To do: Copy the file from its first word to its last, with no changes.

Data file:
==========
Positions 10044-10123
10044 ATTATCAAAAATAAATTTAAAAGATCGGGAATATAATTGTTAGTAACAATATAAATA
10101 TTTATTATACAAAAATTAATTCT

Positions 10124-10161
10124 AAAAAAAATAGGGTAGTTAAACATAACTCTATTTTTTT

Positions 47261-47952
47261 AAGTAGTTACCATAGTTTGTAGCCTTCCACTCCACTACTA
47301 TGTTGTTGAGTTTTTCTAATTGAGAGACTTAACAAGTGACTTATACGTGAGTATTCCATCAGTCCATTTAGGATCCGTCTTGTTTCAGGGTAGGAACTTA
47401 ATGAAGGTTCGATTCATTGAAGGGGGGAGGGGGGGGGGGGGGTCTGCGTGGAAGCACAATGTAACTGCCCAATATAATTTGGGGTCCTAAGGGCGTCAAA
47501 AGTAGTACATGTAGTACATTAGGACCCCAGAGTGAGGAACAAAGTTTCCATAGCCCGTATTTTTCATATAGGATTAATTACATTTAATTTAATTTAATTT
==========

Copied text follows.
Positions 10044-10123
10044 ATTATCAAAAATAAATTTAAAAGATCGGGAATATAATTGTTAGTAACAATATAAATA
10101 TTTATTATACAAAAATTAATTCT

Positions 10124-10161
10124 AAAAAAAATAGGGTAGTTAAACATAACTCTATTTTTTT

Positions 47261-47952
47261 AAGTAGTTACCATAGTTTGTAGCCTTCCACTCCACTACTA
47301 TGTTGTTGAGTTTTTCTAATTGAGAGACTTAACAAGTGACTTATACGTGAGTATTCCATCAGTCCATTTAGGATCCGTCTTGTTTCAGGGTAGGAACTTA
47401 ATGAAGGTTCGATTCATTGAAGGGGGGAGGGGGGGGGGGGGGTCTGCGTGGAAGCACAATGTAACTGCCCAATATAATTTGGGGTCCTAAGGGCGTCAAA
47501 AGTAGTACATGTAGTACATTAGGACCCCAGAGTGAGGAACAAAGTTTCCATAGCCCGTATTTTTCATATAGGATTAATTACATTTAATTTAATTTAATTT